Tag Archives: NatureKenya

CELEBRATING A HARD-WORKING CONSERVATIONIST-GABRIEL KATANA

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“I was introduced to Gabriel Katana in 1998 by his brother Safari as someone who would be good to take over the House Crow control fieldwork that Safari was no longer able to do. A tall, quiet and very respectful young man, Katana quickly proved himself to be a very dependable, honest and hard-working conservationist who, despite not having completed primary school, was easily able to understand and carry out the important work of surveying crow numbers together with careful and proper use of a highly toxic avicide to control the alien pest species of crow in Malindi and Watamu. Known to many as ‘bwana Kunguru’ and regularly seen riding his bike through Malindi or Watamu with his binoculars and note book, Katana was single-handedly responsible for reducing numbers of the pest House Crow to five or six birds in Watamu and c.25 in the larger Malindi (which, since the programme was forced to stop, have risen to over 5,000 crows between them). This was achieved by Katana to his credit with no record of any death of other non-target species.

With the ending of the crow control work and at the same time a greater interest being shown in the conservation of the Dakatcha Woodlands which was Katana’s home area and given his clear integrity and passion for conservation, it made total sense to employ him as A Rocha Kenya’s field staff member of our science and conservation team in Dakatcha. Initially he directly assisted the Nature Kenya conservation officer stationed in Dakatcha and was involved in the start up of the Dakatcha Conservation Group. He then expanded his birding from just House Crows to all birds and became a key member of the Conservation Group bird monitoring team and more recently was almost solely responsible for mapping the birds of Dakatcha through the Kenya Bird Map project submitting no less than 45 species lists to the project. Katana furthermore became a key reference person for me to discuss Dakatcha conservation issues with and it was a result of these talks highlighting that people living in Dakatcha primarily needed to be able to feed themselves if they were to stop cutting trees down that led to A Rocha Kenya introducing Farming God’s Way into the area to help boost food production and reduce forest destruction. Katana took to FGW like a duck to water and was incredibly enthusiastic, implementing it in his own shamba and demonstrating just how well it worked – as described and shown in this blog post in 2011.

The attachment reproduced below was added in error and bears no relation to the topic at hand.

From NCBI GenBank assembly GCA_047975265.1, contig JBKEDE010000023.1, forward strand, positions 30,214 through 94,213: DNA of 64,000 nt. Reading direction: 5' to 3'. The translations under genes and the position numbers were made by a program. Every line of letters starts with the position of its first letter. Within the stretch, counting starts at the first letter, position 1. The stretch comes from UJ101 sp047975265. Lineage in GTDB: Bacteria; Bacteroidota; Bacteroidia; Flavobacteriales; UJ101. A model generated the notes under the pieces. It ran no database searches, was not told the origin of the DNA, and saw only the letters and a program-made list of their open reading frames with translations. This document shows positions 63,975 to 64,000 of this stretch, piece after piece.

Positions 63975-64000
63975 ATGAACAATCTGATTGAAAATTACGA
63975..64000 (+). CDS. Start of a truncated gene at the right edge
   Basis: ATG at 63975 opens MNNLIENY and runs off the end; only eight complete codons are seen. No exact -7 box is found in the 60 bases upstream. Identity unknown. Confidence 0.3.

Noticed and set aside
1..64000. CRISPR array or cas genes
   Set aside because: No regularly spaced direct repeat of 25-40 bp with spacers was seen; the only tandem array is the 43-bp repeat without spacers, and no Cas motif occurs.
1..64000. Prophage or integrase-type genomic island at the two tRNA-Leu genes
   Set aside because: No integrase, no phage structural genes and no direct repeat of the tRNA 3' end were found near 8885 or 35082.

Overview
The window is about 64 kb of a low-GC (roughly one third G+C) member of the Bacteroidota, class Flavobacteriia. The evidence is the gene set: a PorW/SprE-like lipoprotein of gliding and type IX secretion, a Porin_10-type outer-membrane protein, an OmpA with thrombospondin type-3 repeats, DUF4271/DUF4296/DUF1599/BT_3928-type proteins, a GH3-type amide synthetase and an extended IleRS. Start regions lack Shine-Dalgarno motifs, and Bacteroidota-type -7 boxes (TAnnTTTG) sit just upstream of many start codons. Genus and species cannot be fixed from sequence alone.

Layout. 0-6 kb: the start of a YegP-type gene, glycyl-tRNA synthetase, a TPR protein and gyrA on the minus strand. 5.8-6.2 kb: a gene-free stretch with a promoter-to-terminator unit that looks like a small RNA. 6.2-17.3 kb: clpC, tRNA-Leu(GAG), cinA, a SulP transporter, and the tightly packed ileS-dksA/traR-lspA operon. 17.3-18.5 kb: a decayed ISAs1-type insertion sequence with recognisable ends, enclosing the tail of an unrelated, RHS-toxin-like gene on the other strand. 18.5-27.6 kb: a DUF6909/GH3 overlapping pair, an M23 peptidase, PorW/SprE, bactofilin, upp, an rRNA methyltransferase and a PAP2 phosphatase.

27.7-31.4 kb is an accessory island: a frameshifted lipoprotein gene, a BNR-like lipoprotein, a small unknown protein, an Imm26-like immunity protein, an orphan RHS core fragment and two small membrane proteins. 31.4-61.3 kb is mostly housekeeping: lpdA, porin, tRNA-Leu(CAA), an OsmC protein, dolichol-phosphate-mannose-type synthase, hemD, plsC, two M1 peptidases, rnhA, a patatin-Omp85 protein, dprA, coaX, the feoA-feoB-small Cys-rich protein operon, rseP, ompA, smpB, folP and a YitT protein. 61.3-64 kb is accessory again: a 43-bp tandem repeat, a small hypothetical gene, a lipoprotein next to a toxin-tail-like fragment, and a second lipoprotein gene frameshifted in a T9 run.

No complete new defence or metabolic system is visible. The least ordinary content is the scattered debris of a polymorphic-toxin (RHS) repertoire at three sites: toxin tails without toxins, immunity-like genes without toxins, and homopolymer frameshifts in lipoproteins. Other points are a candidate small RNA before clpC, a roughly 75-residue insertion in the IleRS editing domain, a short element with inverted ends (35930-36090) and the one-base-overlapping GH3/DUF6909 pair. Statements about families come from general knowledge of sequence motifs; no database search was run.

When a small but critical population of the Globally Endangered Sokoke Scops Owl was discovered literally just down the road from Katana’s village – Africa’s smallest owl and previously only known from Arabuko-Sokoke Forest and a few in northern Tanzania – then Katana went all out to see how to protect the Cynometra forest thicket they depended on. It was he who came to me saying 200 acres of this thicket were for sale and could A Rocha Kenya either buy it – or help him buy it to protect it from destruction. This eventually led to the purchase of the block of forest which Katana took a crucial lead in the negotiations, mapping, discussing with local community members that resulted in the successful formation of the Kirosa Scott Reserve (funded by a kind donation from the Bob Scott Appeal).

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Katana was a unique man in his ability to understand the real issues at stake in the local community and conservation scene – understanding that throwing large amounts of cash at people does no good in the long term and rather knowing the benefits of working alongside people to grow in their appreciation of God’s creation and how to care for it. Katana also had a remarkable thirst for knowing God better and a deep passion for Jesus and all that he had done for him over the years and for studying the bible to learn more about him. His quiet, respectful character of real integrity was something we really appreciated and his love and concern for his family of five was very evident whenever we visited him at home. It is therefore with deep regret that we have lost a treasured and key member of our A Rocha Kenya team but rejoice to know that he is with his Lord Jesus who gave him purpose for living and hope for the future. We are grateful to God for the privilege of being able to know Katana and become his friends and colleagues and give our sincere condolences to his wife Elizabeth, their five children and the wider family.”

By Colin Jackson

Mapping Kenya’s birds – website now operating!

In January we reported on the start of the Kenya Bird Map an ambitious project that A Rocha Kenya has been instrumental in getting started that is mapping the current distribution of Kenya’s bird species and comparing it with the atlas of birds that was carried out in the late ’70s and early ’80s. The project has continued to grow and whilst it has been a slow start to get going, the website is now functional to the level that it is possible to upload data and already over 2,600 records from 54 cards covering 37 atlas squares (known as ‘pentads’ as they are 5 mins of latitude by 5 mins of longitude in size). However there are another c.8,960 pentads still to be covered – so there is plenty more work to be done!

DSC00538 Chin-spot Batis is a common species in the Kenya highlands (Photo by Patrick L’Hoir)